Iraqi security forces have refused to ask Americans for help in dealing with violence since the June 30 scaling down of U.S. presence in Iraqi cities, McClatchy’s Mike Tharp reports.
According to one American officer interviewed by McClatchy, “the Iraqis have been hell-bent on taking control of all security operations in [Baghdad] and completely excluding the Americans, to the point of completely refusing to permit U.S. patrols of any kind into the city except logistics convoys.”
The failure to trigger the ‘Onstar option’ suggests that the government of Iraq and its military think that they can deal with the car bombings, homemade bombs and attacks with silencer-equipped handguns that have plagued parts of the country in recent days.
That may be, but just so we understand what we’re talking about, let me point out a couple of things:
One, it is not the Iraqi Army that is in charge of security in Baghdad, but the paramilitary National Police. Hence, it is not the military that is dealing with the violence, but the ill-equipped and badly demoralised NP, which not long ago was accused of being nothing but a Shia militia.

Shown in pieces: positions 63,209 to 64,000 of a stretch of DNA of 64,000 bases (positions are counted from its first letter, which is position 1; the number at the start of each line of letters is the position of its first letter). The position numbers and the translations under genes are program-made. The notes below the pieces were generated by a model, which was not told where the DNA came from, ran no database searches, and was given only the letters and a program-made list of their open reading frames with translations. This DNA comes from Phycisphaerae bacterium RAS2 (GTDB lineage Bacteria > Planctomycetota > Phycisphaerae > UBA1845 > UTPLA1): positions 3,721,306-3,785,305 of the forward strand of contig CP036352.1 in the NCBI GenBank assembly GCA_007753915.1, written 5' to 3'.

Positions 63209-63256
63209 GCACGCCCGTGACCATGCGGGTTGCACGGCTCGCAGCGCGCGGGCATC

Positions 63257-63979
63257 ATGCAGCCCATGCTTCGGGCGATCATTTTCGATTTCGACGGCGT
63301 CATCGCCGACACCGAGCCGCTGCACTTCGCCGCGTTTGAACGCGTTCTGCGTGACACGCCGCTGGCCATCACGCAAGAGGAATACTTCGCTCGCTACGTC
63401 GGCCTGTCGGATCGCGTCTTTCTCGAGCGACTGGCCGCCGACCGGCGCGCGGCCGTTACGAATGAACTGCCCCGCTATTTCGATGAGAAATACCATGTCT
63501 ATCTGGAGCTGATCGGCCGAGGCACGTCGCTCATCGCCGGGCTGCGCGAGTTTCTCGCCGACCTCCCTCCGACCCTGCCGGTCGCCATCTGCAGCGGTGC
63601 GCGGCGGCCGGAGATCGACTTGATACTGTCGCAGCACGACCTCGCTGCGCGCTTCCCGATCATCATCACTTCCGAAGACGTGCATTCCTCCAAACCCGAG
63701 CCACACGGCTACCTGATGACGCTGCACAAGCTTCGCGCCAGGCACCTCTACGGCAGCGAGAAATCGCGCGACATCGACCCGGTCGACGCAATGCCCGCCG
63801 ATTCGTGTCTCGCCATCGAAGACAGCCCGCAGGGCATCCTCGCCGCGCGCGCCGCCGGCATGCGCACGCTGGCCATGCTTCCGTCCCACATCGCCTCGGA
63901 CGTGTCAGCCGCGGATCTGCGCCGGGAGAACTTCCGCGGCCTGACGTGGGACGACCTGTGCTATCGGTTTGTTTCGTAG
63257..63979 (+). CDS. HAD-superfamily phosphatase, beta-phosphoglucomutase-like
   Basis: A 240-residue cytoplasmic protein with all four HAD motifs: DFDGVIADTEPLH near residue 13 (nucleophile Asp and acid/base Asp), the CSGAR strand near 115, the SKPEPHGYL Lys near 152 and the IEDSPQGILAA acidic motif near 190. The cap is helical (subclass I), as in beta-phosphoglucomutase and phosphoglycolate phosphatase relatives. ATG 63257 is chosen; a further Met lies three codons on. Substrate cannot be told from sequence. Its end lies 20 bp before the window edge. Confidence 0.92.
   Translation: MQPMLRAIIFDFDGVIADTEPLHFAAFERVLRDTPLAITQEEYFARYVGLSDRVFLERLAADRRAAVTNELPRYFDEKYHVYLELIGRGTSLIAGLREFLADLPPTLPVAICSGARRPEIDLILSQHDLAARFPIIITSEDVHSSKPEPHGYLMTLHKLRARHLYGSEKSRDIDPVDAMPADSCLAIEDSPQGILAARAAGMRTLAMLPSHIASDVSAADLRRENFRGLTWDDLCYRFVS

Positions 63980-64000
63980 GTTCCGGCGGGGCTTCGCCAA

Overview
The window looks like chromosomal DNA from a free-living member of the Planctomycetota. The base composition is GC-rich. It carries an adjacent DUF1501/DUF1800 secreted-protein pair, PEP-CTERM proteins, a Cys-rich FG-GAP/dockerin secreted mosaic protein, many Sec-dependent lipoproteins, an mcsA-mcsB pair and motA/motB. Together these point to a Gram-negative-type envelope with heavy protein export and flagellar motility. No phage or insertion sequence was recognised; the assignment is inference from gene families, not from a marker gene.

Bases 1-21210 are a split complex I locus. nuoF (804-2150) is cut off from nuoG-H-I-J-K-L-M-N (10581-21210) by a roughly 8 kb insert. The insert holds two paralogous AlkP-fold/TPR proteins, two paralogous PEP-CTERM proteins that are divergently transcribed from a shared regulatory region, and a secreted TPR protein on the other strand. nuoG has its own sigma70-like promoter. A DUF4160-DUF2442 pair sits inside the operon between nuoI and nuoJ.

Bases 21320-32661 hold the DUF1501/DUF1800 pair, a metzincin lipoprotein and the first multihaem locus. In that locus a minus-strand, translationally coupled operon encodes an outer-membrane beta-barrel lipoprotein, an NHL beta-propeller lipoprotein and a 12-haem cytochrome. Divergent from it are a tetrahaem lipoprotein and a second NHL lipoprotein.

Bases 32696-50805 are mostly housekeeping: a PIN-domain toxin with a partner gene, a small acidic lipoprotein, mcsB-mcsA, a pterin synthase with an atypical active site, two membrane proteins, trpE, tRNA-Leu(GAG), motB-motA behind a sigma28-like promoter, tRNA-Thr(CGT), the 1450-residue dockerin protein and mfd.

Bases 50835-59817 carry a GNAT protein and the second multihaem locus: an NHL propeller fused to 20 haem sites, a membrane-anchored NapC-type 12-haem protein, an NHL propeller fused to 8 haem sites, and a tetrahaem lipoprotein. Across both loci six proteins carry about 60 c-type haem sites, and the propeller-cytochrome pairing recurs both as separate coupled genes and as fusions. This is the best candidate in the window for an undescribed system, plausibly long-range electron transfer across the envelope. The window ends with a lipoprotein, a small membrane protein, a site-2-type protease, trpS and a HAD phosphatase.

Two, American “unilateral” patrols were all but banned long before the June 30 “pullout”, so there is really nothing shocking about U.S. troops not venturing out of their bases. As an American soldier sums up in the story:
‘Business is pretty much as usual. Our guys don’t ask for help on the ground very often, and not at all since the 30th. We give them the usual help, and they mention several times how pleased they are that we are still here with them.’
That’s it — business as usual. It’s a non-story. Why the usually dependable McClatchy chose to sex it up is beyond me. Read it carefully, though, and you’ll notice an interesting thing: although the story never spells it out, it’s clear U.S. troops haven’t actually pulled out of Baghdad, they’re just sitting in their JSSs waiting for that phone call.